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Brazilian guavas are small fruits, averaging 1 to 3 centimeters in diameter, and have a round to oval shape. The skin is smooth and thin, easily damaged and often showing brown markings, and ripens from light green to golden yellow. As the fruit matures, the firm surface will also soften, giving slightly when pressure is applied. Underneath the skin, the white to yellow flesh is dense, soft, aqueous, semi-grainy, and creamy, similar in consistency to a banana. The flesh also encases many small, edible but hard, cream-colored seeds and emits a pungent, floral and fruity aroma. Brazilian guavas have a subacid to mildly acidic nature, bearing a sweet, tropical flavor with notes of pineapple, papaya, strawberries, and banana.
Brazilian guavas are available year-round in tropical climates and in the late winter through early spring in subtropical climates.
Brazilian guavas, botanically classified as Psidium guineense, are tropical fruits that grow on a small shrub or tree reaching up to 7 meters in height, belonging to the Myrtaceae family. The guava relative is found in tropical to subtropical climates worldwide and is a lesser-known Psidium species compared to common guava, Psidium guajava. Brazilian guavas are not true guavas and received the guava misnomer from their close resemblance and similar flavor to common guava varieties. The aromatic fruits are also known as Araca in Brazil, Castilian guava in California, Guayaba Brava in Peru, Goiaba in Portuguese, and Guayaba Agria in Mexico, and the variety is favored for its fruity flavor in fresh and cooked applications.
Brazilian guavas are an excellent source of vitamin C to boost the immune system and calcium to strengthen bones and teeth. The fruits are also a good source of potassium to balance fluid levels within the body, vitamin A to promote optimal organ functioning, fiber to stimulate the digestive tract, and lower amounts of iron, phosphorus, and folates.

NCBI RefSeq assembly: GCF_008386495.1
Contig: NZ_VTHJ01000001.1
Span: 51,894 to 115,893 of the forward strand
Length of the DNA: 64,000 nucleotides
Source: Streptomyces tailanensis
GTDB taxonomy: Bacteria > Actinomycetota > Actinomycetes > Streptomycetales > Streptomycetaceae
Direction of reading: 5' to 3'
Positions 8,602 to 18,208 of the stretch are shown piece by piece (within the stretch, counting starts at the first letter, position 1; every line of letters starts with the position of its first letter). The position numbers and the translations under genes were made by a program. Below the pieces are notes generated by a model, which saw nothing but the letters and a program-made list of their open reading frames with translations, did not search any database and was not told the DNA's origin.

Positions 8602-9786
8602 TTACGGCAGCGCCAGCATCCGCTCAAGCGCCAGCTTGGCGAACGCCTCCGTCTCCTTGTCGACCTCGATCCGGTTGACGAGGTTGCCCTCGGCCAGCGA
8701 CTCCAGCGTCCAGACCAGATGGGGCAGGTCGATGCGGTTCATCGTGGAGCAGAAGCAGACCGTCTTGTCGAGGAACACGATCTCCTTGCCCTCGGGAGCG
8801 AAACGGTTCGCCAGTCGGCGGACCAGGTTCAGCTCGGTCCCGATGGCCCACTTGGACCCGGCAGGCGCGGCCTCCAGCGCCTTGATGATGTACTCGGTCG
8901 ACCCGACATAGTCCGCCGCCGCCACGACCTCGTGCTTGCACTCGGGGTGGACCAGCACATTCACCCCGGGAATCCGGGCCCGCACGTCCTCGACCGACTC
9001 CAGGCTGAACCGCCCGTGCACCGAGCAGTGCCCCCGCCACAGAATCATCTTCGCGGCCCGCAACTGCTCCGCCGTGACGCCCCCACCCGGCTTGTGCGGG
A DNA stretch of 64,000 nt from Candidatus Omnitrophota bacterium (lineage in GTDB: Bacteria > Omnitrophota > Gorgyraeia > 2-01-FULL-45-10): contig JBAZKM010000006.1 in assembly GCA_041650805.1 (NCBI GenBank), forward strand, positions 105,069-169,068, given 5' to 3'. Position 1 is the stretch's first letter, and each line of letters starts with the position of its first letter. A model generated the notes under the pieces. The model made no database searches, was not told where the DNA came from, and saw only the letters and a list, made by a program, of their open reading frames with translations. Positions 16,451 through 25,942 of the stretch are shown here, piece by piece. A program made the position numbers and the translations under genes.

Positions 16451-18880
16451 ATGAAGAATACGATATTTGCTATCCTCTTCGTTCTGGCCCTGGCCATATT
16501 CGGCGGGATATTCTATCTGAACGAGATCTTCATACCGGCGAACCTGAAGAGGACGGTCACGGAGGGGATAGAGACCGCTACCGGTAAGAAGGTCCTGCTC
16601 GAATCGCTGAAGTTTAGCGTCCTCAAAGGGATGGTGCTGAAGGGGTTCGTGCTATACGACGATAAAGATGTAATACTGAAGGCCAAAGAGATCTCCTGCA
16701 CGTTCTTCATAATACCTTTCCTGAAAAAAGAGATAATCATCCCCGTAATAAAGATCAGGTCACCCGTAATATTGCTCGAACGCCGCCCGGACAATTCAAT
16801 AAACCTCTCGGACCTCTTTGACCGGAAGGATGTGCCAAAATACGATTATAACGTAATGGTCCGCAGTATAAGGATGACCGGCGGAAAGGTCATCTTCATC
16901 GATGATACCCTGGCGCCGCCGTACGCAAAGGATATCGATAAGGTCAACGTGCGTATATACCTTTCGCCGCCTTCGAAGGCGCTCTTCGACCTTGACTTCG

Brazilian guavas have soft, aromatic flesh well-suited for fresh and cooked applications such as simmering, stewing, and baking. The skin, flesh, and seeds are all edible, but it is important to note that the seeds are very hard and can crack teeth if chewed. Brazilian guavas can be sliced in half and consumed straight, out-of-hand, blended into juices and smoothies, or sliced and tossed into green salads and fruit bowls. In addition to raw preparations, Brazilian guavas contain pectin and can be cooked into jams, jellies, pastes, and preserves. The aromatic pastes can also be used as filling in cakes, tarts, pies, and other baked goods. Brazilian guavas pair well with other fruits, including coconut, apples, strawberry, oranges, and pineapple, vanilla, honey, nuts such as hazelnuts, cashews, and macadamia, and meats such as poultry, beef, and pork. Whole, unwashed Brazilian guavas will ripen at room temperature, and once mature, they can be kept for an additional 2 to 4 days in the refrigerator.
Brazilian guavas are a favored variety for processing into goiabada, a thick paste-like dessert commonly prepared and consumed in Brazilian homes. Goiabada is traditionally made with red guavas giving the paste a pink to red hue, but Brazilian guavas are a popular alternative variety contributing different flavors to the dessert. The paste is made from guavas, water, and sugar and was created in 16th century Brazil as a substitute for quince paste. One of the most popular preparations using goiabada is Romeo and Juliet, which consists of guava paste layered with a dense cheese called gueijo minas. The salty, neutral flavor of the cheese complements the sweet, tropical, and fruity taste of the paste, creating a balanced, bite-sized dish. Goiabada can also be spread on toast, incorporated into dessert pizzas, used as filling in baked goods, or mixed into barbeque sauce to create a salty, sweet, and smoky flavor.
Fruits of the Psidium genus are native to tropical and subtropical regions of the Western Hemisphere, spanning from Mexico into Central and South America and also found in parts of the Caribbean. Since ancient times, species found within the Psidium genus were quickly spread to warm growing regions worldwide through migrating peoples, trade, and bird’s dropping the seeds through excrement. Many of these species naturalized in the new areas and became extensively cultivated, adding to the genetic diversity. Brazilian guavas are believed to have been developed in Brazil from unknown naturalized wild species. Today Brazilian guavas are found through local markets and home gardens in Brazil, other regions of South America, Jamaica, Cuba, Martinique, Trinidad, Guadeloupe, the Dominican Republic, Indonesia, Northeastern India, French Polynesia, Australia, and South Africa. The fruits are also grown on a small scale in California and are sold through specialty grocers and farmer’s markets.
Recipes that include Brazilian Guavas. One is easiest, three is harder.
|From Brazil To You||Guava-Lemon Mousse (Mousse de Goiaba e Limão)|
|Cultural Chromatics||Vanilla Poached Guava Coconut Panna Cotta|
|The 350 Degree Oven||Homemade Fresh Guava Jam|